Monday, January 12, 2015

Using Docker on Mac OS X


Docker is the newest iteration of linux containers - self-contained,  chroot-like minature VM.  Docker is an OSS product, produced by .

Installing it on Mac OS X requires installing VirtualBox, Docker and boot2docker. I used Home Brew package manager to install (I had VirtualBox installed already)

brew update
brew install docker
brew install boot2docker
boot2docker init
boot2docker up

The up command returns three environment variables DOCKER_CERT_PATH, DOCKER_TLS_VERIFY and DOCKER_HOST that need to be exported to your environment.

After this, docker is installed and ready to use.

Find a list of docker images with the command

docker images

Initially there will be no images. When using docker to create a new image, the actual image is downloaded and installed. After that first install, that image will be available for future use.

Creating first Docker Container

Let's create a CentOS container.

docker run --rm -i -t centos /bin/bash

That's it. All the needed packages will be downloaded and installed
You will be popped into a root prompt of the container - essentially a fully featured CentOS system with its own filesystem, network stack, IP, etc.

--rm means it will destroyed on exit
-i means interactive (because we are running /bin/bash inside the centos image)
Compute to heart's content. Exit with Control-D and the container is destroyed.

Creating a non-transient docker image

docker run -i -t centos /bin/bash

Make changes to this container (create files) and exit

Now, the command "docker ps -a" should show a new container.
You can save the state of this container aas a new image using
docker commit CONTAINERID NAME
after which "docker images" should show the new image listed with NAME.


Dockerfiles are bootstrap files that can be associated with an image. It can be used to install new packages, mount filesystems, execute commands, etc. Sample docker files are shared by the OSS community on

Wednesday, January 7, 2015

Using Amazon Simple Storage Services (S3) as cheap, reliable DIY backup solution

Using Amazon Simple Storage Services (S3) as a cheap, reliable DIY backup solution


A non-profit organization's machine had a MySQL failure and part of the database got corrupted. Unfortunately, we did not have a recent backup. We restored the last available backup.

However, this was a wake up call to implement a regular backup plan for the organization's data:
A. MySQL dumps - approximately 500Mb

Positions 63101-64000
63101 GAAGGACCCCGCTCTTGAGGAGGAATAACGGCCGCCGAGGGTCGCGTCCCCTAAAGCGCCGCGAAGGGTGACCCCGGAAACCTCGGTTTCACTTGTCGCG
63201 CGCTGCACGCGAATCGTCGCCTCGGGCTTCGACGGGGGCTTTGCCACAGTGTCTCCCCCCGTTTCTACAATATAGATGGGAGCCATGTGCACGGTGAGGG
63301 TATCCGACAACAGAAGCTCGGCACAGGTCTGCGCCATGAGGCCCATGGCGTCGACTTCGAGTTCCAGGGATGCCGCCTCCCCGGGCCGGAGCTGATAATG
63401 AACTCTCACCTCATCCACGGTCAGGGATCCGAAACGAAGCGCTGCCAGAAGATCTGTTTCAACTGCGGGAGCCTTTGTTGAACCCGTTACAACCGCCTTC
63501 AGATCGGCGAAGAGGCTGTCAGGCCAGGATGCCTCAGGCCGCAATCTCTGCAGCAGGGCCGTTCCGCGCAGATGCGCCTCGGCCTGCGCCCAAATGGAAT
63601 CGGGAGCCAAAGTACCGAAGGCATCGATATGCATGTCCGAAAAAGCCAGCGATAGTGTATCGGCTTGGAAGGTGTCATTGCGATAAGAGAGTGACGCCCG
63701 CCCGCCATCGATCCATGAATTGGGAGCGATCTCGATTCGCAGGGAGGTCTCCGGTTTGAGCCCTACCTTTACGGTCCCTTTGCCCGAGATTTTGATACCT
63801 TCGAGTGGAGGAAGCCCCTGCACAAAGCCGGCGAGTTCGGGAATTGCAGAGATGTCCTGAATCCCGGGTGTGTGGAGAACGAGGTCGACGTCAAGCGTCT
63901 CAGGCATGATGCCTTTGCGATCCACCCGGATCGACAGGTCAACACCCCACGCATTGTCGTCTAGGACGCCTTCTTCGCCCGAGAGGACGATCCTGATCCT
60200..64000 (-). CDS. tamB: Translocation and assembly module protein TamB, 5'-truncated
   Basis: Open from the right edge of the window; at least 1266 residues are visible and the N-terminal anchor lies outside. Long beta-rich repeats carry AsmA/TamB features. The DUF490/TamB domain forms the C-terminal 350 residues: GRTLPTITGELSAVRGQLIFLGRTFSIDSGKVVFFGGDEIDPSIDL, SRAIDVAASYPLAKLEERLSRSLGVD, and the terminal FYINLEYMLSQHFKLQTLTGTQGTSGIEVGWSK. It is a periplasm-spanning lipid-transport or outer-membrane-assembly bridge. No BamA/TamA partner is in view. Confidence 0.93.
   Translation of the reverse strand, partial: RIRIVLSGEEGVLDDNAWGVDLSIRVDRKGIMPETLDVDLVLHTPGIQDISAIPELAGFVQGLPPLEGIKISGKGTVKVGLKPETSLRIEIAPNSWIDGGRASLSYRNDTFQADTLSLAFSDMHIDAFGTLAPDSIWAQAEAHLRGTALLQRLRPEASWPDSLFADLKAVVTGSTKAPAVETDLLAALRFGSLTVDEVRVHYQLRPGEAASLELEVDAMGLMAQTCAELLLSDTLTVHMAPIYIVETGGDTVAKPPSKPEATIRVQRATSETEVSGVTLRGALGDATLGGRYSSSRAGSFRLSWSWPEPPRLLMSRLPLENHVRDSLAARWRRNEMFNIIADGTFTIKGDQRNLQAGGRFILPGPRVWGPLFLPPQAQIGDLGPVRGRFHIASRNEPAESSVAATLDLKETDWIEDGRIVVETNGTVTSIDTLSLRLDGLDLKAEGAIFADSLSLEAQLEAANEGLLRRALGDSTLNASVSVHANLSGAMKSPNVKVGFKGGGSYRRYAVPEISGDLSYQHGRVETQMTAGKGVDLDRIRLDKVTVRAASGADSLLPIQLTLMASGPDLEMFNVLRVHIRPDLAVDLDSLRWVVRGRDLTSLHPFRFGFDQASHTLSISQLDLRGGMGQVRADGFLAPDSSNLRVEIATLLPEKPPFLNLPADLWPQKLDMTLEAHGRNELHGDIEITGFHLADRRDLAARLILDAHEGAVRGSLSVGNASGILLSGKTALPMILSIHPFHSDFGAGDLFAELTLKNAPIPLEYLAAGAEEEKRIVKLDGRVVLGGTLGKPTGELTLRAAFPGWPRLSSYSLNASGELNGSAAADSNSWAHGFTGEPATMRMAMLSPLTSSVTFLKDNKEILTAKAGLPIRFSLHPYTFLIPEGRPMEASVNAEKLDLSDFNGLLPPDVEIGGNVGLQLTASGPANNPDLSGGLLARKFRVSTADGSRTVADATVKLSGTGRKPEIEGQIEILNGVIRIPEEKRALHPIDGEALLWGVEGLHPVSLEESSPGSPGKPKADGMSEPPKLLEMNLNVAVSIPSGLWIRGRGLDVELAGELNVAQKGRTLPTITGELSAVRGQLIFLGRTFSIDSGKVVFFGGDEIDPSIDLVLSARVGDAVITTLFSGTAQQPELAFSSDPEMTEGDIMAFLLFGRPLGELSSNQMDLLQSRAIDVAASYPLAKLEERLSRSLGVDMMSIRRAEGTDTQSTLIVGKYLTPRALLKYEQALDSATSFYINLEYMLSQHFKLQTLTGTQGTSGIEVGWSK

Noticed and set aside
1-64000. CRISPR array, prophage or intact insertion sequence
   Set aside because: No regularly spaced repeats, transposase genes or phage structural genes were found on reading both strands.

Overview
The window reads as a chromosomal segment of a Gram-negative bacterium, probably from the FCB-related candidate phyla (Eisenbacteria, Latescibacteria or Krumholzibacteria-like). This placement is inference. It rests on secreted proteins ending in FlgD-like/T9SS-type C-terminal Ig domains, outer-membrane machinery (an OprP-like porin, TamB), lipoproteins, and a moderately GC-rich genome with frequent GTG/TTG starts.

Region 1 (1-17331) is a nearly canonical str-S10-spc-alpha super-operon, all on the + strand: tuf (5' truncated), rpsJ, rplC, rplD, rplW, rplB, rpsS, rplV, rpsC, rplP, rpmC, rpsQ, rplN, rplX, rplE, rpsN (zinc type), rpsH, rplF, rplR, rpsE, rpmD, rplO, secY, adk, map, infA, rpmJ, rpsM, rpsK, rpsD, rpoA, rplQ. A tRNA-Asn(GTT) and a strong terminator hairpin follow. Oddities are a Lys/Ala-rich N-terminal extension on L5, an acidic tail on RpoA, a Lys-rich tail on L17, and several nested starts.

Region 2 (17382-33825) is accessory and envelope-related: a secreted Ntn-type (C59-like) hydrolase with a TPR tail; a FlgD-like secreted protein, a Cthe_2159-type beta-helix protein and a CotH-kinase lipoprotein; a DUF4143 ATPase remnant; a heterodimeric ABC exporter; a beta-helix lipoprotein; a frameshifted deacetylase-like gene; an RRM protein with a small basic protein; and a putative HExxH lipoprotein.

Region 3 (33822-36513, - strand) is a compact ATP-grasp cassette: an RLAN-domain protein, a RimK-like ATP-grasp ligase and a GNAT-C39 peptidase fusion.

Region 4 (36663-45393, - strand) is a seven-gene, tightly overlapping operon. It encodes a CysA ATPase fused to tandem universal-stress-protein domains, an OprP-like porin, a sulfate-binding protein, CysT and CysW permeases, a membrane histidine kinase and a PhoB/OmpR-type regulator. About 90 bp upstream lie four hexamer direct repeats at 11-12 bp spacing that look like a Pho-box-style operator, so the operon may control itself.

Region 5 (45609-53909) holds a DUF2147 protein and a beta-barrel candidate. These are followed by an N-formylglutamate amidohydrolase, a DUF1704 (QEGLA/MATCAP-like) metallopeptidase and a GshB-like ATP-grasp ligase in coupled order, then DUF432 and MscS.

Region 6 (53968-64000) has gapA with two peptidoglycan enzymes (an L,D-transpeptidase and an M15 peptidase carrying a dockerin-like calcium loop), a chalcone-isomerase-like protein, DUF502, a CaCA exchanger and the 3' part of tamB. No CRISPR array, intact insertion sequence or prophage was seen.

B. Regular disk files - approximately 50+Gb

Backup frequency could be a full backup once per week and an incremental backup once per day.

Investigating available options:

Implementing a regular scp or rsync over the internet to a home machine was not feasible, as the home machines are not constantly connected. I checked out a few online backup service providers like SpiderOak, BackBlaze and Carbonite. However, for reasons of either cost, lack of OS support and ease of use, I could not utilize any of these.

On various forums, I saw mention of Amazon S3 as a highly reliable storage option. 
However, there was no pre-packaged tool for doing backups to S3. So I decided to roll my own using the Amazon SDK. It looks like Amazon monthly charges are about 1 cent for 2000 files uploaded and a fraction of a penny for each GB stored. For 50GB and 20K files, this likely comes to about $2 per month or less. With a homegrown backup solution and Amazon's highly reliable S3 service, we have a very cheap, very reliable cloud backup solution.

Amazon S3 DIY backup solution

1. Create an Amazon Web Services account. This requires you to provide a credit card number. They do have a free service tier (a tiny bit of storage) which provides you the ability to play with the Amazon services for no cost.

2. From the Amazon console's S3 screen, create an S3 bucket (essentially a directory) that will be the root folder for the backups. Within this bucket, create a sub-folder with the same name as the directory you wish to backup from your machine (keeping the same names keeps things simple).

3. Create a user account  within your main account with correct permissions to read/write to this S3 bucket.